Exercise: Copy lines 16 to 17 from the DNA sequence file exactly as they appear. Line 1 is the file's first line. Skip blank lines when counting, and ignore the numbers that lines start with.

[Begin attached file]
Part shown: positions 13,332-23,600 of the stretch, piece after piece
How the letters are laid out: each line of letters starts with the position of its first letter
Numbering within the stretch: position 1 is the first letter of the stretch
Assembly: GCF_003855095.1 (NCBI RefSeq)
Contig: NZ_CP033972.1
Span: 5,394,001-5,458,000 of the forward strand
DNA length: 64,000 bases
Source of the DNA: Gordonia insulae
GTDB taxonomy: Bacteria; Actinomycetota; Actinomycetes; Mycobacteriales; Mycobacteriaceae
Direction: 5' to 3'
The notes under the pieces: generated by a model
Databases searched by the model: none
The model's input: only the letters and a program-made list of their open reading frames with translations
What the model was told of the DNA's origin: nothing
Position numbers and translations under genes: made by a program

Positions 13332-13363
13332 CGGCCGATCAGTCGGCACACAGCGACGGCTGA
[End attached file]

Positions 13332-13363
13332 CGGCCGATCAGTCGGCACACAGCGACGGCTGA